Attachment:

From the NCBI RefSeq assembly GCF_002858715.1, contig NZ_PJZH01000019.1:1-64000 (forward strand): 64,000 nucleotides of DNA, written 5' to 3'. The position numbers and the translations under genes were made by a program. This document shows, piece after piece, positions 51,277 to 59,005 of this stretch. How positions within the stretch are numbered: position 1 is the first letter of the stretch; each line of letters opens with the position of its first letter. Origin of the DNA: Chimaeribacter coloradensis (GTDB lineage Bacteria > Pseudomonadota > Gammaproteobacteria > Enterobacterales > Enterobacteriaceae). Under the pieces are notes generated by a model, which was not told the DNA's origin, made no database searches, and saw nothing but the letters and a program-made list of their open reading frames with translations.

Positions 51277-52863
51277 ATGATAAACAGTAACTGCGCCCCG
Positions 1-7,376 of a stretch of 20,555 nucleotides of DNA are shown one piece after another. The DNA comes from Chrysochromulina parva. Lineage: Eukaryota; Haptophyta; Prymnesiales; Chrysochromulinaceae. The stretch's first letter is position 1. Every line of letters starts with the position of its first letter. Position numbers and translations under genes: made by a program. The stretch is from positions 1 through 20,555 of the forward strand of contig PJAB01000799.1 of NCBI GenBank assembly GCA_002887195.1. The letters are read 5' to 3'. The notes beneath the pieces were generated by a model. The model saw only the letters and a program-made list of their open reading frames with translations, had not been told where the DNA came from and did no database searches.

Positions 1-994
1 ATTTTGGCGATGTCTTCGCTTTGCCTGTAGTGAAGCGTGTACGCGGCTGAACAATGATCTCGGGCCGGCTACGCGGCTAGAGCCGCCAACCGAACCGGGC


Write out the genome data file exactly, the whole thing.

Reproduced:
From the NCBI RefSeq assembly GCF_002858715.1, contig NZ_PJZH01000019.1:1-64000 (forward strand): 64,000 nucleotides of DNA, written 5' to 3'. The position numbers and the translations under genes were made by a program. This document shows, piece after piece, positions 51,277 to 59,005 of this stretch. How positions within the stretch are numbered: position 1 is the first letter of the stretch; each line of letters opens with the position of its first letter. Origin of the DNA: Chimaeribacter coloradensis (GTDB lineage Bacteria > Pseudomonadota > Gammaproteobacteria > Enterobacterales > Enterobacteriaceae). Under the pieces are notes generated by a model, which was not told the DNA's origin, made no database searches, and saw nothing but the letters and a program-made list of their open reading frames with translations.

Positions 51277-52863
51277 ATGATAAACAGTAACTGCGCCCCG
Positions 1-7,376 of a stretch of 20,555 nucleotides of DNA are shown one piece after another. The DNA comes from Chrysochromulina parva. Lineage: Eukaryota; Haptophyta; Prymnesiales; Chrysochromulinaceae. The stretch's first letter is position 1. Every line of letters starts with the position of its first letter. Position numbers and translations under genes: made by a program. The stretch is from positions 1 through 20,555 of the forward strand of contig PJAB01000799.1 of NCBI GenBank assembly GCA_002887195.1. The letters are read 5' to 3'. The notes beneath the pieces were generated by a model. The model saw only the letters and a program-made list of their open reading frames with translations, had not been told where the DNA came from and did no database searches.

Positions 1-994
1 ATTTTGGCGATGTCTTCGCTTTGCCTGTAGTGAAGCGTGTACGCGGCTGAACAATGATCTCGGGCCGGCTACGCGGCTAGAGCCGCCAACCGAACCGGGC